Brits may have the sweetest tooth in Europe but new evidence suggests that health and diet concerns are pushing the UK consumer towards healthier sugar and gum confectionery options.
Market analysts Datamonitor reveal that within Europe, and confirming previous studies, in terms of market value the UK is leading the sugar confectionery market with a value worth €1.9 billion in 2002. Gums and jellies form the largest sector, representing 28 per cent of the market in value terms. The rise of pick and mix shops in leisure complexes such as cinemas, bowling alleys and shopping malls have contributed to this. Hard-boiled sweets are the second most popular sugar confectionery product purchased by consumers. Not totally surprising, the products eaten least are medicated sweets.
The UK consumer proves to be well ahead in the sweet tooth stakes with by far the largest market in terms of sugar confectionery spending, accounting for 23 per cent of a total European market value of €8.6billion in 2002; Germany comes second, accounting for 14 per cent of the market. Denmark has the highest sugar confectionery expenditure per head in Europe, at $51.9 in 2001, while Poland leads European consumption per head, at 6.8 kg per head in 2001.
Not only is the sugar confectionery market very much alive and kicking, but so is its point of sale - the local sweet shop. According to the Datamonitor report the sweet shop is undergoing some form of renaissance and, far from being squashed by the giant supermarket groups, it would seem that it has a scored place in the heart of the consumer.
"It's interesting to see where people buy sugar confectionery," commented Datamonitor analyst John Band. "Across Europe, confectioners, kiosks and newsagents are retaining or increasing distribution share, and supermarkets are losing out, suggesting that the neighbourhood sweetshop is clearly far from dead."
The UK gum confectionery market reached a value of $385 million (€350m) in 2002. Chewing gum is the largest sector of the market, representing almost 96 per cent of revenue. Within the UK gum confectionery market, the sugar free sector has experienced extremely high growth in recent years, reports Datamonitor. The analysts claim that this is mainly due to the promotion of chewing gum as part of a total dental care package, with such concerns over health and diet having a positive effect on the market.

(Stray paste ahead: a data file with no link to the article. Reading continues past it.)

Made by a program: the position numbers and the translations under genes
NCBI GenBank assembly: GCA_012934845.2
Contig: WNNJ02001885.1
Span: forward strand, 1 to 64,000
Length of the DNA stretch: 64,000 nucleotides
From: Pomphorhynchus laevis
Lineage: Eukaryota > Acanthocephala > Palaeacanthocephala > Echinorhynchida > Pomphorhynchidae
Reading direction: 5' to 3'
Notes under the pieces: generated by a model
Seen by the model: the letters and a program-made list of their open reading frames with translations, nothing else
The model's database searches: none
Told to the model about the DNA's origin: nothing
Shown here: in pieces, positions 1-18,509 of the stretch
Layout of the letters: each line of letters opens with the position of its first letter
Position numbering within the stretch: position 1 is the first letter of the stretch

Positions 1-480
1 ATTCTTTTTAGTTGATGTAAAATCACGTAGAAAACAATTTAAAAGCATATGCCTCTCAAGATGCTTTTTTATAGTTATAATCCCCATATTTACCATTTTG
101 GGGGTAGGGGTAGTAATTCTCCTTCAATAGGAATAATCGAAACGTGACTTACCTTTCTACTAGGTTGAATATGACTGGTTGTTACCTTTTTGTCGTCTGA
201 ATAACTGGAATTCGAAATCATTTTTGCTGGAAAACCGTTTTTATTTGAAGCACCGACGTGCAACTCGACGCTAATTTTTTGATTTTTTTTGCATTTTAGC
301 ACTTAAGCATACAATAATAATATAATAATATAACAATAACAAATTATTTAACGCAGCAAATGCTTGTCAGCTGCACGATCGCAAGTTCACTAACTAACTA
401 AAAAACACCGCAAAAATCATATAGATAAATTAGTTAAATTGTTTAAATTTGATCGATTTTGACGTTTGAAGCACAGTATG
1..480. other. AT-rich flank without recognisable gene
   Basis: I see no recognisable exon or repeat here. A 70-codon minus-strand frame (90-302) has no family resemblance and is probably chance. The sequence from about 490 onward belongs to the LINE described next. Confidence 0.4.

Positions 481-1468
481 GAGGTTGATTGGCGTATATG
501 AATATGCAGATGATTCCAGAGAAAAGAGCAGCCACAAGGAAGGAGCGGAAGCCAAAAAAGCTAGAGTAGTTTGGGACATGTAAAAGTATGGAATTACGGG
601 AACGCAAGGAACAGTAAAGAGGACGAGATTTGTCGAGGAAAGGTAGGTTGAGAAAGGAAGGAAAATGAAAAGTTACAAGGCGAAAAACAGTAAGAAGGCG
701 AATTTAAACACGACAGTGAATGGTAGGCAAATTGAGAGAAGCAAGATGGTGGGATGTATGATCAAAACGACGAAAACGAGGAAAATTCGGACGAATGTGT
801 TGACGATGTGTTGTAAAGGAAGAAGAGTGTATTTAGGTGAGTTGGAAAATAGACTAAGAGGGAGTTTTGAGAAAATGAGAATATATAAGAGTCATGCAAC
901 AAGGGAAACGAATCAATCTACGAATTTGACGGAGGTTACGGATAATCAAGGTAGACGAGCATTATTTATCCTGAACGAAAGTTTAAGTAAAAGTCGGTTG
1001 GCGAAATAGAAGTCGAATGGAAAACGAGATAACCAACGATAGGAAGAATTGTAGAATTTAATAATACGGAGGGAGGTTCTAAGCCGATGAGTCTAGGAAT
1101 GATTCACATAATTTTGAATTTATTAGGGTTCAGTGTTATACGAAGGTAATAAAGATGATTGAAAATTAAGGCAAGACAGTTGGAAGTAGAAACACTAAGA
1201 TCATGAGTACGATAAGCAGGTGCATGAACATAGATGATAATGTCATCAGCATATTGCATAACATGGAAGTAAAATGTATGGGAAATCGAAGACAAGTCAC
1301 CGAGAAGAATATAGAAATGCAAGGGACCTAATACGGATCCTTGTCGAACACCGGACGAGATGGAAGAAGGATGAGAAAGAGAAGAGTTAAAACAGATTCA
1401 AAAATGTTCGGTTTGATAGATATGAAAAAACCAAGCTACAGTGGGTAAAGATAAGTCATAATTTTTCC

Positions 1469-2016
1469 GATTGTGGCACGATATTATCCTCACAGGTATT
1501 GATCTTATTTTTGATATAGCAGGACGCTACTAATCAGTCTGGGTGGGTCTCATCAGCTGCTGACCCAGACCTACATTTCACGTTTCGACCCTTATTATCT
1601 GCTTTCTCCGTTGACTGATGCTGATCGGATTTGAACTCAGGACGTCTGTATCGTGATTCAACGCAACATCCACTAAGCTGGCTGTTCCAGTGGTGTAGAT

In addition, innovative products such as tooth-whitening chewing gum and products that release menthol vapours have also recently been released onto the market.
"People in the UK are certainly beginning to warm to sugar-free chewing gums," said Band."Given the amount of sugar and chocolate confectionery the UK eats, this may be just as well."
The biggest gum spenders in Europe are the Germans with a €545m chunk of the total €2.6 billion European gum market. The UK consumer comes second in the European market but th4e Austrians have the highest gum expenditure in Europe, at $12.50 per head in 2001. Germany's per head spending is just $7.20, despite the country's huge market value. The Irish win the prize for the biggest 'chewers'. In consumption terms, Ireland leads the European market with 1.2 kilograms per head in 2001, while Germany and Greece follow this with 0.6 kilograms per head.
"Chewing gum has stronger associations than most confectionery," said Band. "For decades, in Europe at least, it's symbolised American 'cool'. With that in mind, it's noticeable that value growth in Eastern Europe has been very high over the last few years - and it's now starting to slow as people take Western freedoms for granted. In Poland and Hungary, we expect value growth to almost halve from 2002-2006 compared to 1996-2001."
Datamonitor reports that the US gum market reached a value of $2.2 billion in 2002. Chewing gum sales dominate with bubble gum barely able to attract a double-digit market share. One recent development in the US market is the introduction of medical chewing gum. The US sugar confectionery market, meanwhile, reached a value of $8 billion in 2002, representing one third of the overall American confectionery market in value terms.
"The stereotype of gum-chewing Americans is partly justified," commented Band. "US consumption of gum is higher than anywhere in Europe except Ireland. However, sugar confectionery is far more important: the average American spends almost $30 a year on sweets, compared with just $8 on chewing gum and bubblegum. Even though we expect the gum market to grow slightly faster than the sugar confectionery market, the ratio will still be almost the same in 2006."
All in all, good news for the confectionery industry with consumers in Europe and the United States clearly demonstrating that sweets continue to delight.